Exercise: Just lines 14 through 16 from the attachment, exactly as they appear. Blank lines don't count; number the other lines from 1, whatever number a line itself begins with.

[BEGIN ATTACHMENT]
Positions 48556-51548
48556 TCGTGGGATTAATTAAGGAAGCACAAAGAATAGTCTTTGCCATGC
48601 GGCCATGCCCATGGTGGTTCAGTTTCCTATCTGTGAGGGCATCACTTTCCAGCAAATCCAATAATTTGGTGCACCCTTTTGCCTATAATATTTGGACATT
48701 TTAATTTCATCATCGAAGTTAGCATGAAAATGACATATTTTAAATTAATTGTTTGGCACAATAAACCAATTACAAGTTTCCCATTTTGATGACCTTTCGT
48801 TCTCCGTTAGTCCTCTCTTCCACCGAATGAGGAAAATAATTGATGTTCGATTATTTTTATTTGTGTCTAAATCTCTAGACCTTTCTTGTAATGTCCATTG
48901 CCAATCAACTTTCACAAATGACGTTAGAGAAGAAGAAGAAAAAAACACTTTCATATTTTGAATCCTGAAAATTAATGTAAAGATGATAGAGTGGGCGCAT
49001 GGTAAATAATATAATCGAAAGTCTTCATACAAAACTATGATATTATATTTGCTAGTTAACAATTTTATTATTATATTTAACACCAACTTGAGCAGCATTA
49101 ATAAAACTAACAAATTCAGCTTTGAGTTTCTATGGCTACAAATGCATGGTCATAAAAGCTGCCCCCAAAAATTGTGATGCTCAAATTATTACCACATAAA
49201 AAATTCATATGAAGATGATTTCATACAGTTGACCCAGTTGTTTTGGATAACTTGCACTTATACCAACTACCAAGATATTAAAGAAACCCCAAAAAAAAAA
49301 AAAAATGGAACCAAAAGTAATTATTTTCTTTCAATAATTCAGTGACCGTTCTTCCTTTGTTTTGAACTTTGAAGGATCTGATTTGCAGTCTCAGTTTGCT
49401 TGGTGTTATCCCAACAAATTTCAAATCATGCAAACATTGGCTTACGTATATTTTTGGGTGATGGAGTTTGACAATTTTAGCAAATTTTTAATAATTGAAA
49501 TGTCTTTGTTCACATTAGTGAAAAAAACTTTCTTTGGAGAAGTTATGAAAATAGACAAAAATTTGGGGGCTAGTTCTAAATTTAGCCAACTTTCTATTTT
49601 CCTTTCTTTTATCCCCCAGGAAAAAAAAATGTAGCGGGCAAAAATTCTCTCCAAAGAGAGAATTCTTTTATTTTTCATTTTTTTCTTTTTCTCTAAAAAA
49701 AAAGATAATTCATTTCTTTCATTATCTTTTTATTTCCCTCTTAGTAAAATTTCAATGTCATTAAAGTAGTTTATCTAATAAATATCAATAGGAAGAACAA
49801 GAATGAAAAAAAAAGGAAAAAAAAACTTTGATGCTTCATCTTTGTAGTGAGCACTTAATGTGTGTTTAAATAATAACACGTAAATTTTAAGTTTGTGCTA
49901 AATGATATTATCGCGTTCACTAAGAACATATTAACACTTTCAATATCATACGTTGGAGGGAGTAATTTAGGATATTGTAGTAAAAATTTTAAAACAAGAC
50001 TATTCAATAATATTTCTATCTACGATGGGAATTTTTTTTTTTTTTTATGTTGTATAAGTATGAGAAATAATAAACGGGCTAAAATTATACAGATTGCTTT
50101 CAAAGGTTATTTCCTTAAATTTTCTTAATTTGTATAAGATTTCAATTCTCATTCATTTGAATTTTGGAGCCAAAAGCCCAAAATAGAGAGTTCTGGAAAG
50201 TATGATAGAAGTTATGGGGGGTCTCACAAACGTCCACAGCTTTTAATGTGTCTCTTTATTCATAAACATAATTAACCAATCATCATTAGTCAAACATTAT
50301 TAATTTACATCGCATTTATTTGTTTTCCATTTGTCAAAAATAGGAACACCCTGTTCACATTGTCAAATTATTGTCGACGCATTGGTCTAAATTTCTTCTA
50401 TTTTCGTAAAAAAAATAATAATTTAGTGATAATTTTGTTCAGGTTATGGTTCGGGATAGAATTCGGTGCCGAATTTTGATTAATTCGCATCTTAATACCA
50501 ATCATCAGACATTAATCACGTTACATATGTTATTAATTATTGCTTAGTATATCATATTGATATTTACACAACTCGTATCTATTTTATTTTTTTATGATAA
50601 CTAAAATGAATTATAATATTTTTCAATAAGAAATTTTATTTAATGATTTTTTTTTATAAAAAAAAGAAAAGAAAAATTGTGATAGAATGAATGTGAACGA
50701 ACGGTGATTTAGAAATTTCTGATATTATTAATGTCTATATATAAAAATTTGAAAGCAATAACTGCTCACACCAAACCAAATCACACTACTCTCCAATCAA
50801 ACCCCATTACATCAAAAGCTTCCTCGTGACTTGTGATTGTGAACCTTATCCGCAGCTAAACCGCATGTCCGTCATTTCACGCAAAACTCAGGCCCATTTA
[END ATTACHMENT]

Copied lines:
49701 AAAGATAATTCATTTCTTTCATTATCTTTTTATTTCCCTCTTAGTAAAATTTCAATGTCATTAAAGTAGTTTATCTAATAAATATCAATAGGAAGAACAA
49801 GAATGAAAAAAAAAGGAAAAAAAAACTTTGATGCTTCATCTTTGTAGTGAGCACTTAATGTGTGTTTAAATAATAACACGTAAATTTTAAGTTTGTGCTA
49901 AATGATATTATCGCGTTCACTAAGAACATATTAACACTTTCAATATCATACGTTGGAGGGAGTAATTTAGGATATTGTAGTAAAAATTTTAAAACAAGAC